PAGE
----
A 2014 pledge

Hello. How are you? I’ve been thinking and plotting and ruminating and using big words.

I had a good chat with Broc Edwards today, and it got me thinking. Here’s a guy who gets up at 0430 (yes, that time exists) most days so that he can start his day early and get things accomplished. He goes to the gym, he’s with his kids and he’ll take time to Skype with people several thousand miles away from him. All before he goes to work a full day. His best opportunity to connect with someone professionally is via the interwebs. If he wants to get a group of people together and hold an unconference, it’s going to be a big effort. Not because it can’t happen, but because there’s all these professionals who live hours away from each other in different directions.

It made me reflect on the ease of which things happen in the community in the UK. Two months ago, we started talking about doing the next L&D Connect unconference, and within a week it’ll have happened and past. I can arrange a lunch or coffee meet up with relative ease any day of the week. I send text messages to friends and not worry about data charges or calling other mobile networks because of the availability of inclusive minutes. This is all good and easy and helps me to connect.

This morning I attended a breakfast meeting courtesy of the Strategic HR Network. It was a good meeting where we spoke about Trust at work. How very fresh a topic to hear about and to talk with other professionals about. We spoke about the gap between what leaders say and what they do. We spoke about the difference between intent and actions. We spoke about perception and reality. We spoke about vulnerability and the courage to act.

And this has all got me thinking.

What does 2014 hold?

Or rather, what do I want it to hold?

Well, I want to create meaning. I try to do that anyway, but I want to really focus on it. So here’s some things I’m going to play around with and see what happens:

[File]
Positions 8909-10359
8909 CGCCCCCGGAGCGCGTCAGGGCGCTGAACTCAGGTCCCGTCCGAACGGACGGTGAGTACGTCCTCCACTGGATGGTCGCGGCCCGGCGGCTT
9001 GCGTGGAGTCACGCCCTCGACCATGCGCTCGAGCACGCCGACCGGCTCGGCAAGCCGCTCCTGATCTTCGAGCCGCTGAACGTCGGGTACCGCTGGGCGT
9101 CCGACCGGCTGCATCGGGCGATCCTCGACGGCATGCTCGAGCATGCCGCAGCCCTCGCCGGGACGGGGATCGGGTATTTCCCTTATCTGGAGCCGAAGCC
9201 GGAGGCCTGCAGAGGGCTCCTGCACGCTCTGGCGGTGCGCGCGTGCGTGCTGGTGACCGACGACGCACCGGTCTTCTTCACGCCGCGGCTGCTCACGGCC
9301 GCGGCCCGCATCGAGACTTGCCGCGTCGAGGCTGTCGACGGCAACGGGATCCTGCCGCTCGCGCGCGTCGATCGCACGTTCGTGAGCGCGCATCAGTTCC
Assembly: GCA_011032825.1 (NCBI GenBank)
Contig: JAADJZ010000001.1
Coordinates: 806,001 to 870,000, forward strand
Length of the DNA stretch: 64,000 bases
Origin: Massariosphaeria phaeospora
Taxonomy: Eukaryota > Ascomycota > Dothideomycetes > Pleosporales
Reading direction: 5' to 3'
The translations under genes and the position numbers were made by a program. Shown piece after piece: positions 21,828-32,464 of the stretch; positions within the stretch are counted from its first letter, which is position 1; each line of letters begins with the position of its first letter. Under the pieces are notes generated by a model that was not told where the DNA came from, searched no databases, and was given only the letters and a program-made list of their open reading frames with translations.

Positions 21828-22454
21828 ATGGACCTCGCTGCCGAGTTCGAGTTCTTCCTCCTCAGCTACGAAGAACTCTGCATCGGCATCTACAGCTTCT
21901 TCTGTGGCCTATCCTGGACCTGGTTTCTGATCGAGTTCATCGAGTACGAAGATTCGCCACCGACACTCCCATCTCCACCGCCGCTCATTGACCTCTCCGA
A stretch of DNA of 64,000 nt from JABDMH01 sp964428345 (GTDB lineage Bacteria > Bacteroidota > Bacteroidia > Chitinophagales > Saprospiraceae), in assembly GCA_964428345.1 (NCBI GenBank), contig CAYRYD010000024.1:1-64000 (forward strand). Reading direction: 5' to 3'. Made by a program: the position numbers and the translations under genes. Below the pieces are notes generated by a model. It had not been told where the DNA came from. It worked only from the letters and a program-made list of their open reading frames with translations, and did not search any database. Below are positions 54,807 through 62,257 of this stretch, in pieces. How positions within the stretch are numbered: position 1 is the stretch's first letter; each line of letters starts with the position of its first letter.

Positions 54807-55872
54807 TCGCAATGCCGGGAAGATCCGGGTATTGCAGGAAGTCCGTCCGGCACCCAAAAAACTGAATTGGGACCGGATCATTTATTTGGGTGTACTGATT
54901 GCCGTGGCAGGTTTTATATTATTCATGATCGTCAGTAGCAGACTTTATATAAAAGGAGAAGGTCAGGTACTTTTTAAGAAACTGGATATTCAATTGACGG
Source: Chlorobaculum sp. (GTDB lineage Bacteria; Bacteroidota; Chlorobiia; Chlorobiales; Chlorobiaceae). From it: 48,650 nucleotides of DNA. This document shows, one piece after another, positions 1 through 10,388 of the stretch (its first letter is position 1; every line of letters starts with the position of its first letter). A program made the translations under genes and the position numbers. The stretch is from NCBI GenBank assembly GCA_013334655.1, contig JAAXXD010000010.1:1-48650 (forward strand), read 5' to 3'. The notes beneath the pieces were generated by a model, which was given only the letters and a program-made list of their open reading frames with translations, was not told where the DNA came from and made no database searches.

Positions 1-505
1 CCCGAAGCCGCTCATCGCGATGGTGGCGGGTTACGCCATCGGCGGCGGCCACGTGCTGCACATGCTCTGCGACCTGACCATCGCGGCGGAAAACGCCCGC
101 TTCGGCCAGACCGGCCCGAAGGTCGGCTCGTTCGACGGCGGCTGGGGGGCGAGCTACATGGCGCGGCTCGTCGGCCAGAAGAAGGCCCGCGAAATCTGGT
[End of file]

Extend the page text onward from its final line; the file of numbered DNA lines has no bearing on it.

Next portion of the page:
– I’m going to have more fun with creating content to share online. I loved producing my Prezi about Business Minded L&D, and will do more of this.

– I’m going to create more YouTube videos. I love the challenge of engaging people I can’t see and can’t feed off.

– I’m going to submit more papers to talk at conferences and the likes. I have things to say and I am missing opportunities to be heard.

– (this also means I’m open to being approached for talking at conferences)

– I’m going to share more about positive psychology and wellbeing. These topics are important to me, and I enjoy helping people understand them.

This is all professional stuff yo. I have personal things I’ll be focusing on too. Like:

– I’m going to help my family be happy as much as I can. Without them, I’m nothing.

– I’m going to play tennis. You’d think that someone who talks about it enough that I should really be playing it too.

– I’m going to laugh with and support my friends.

– I’m going to be more smart about my savings and managing my finances.

That’s me. This was good. Let’s do it again.


What the potential?

It’s an odd one isn’t it. You’ll be reading this most likely on your commute to work, at your desk, or whilst doing something humdrum. You’ll give it a thought, and let it pass. You’ll get on and do what you’re paid to do, and come back tomorrow to do the same. There will be meetings, there will be lunch, there will be interesting people to connect with, and it’ll all pass without a second thought. It’s life.

Was there a reason you started working in the profession you are in? I’m kind of asking the question Jerry Maguire found himself asking before he got sacked from his sports representative job. His ah ha moment lead to a life changing set of events. Most of us won’t have that though. Even now, you’re just reading thinking, “yeah, I remember that in the movie”.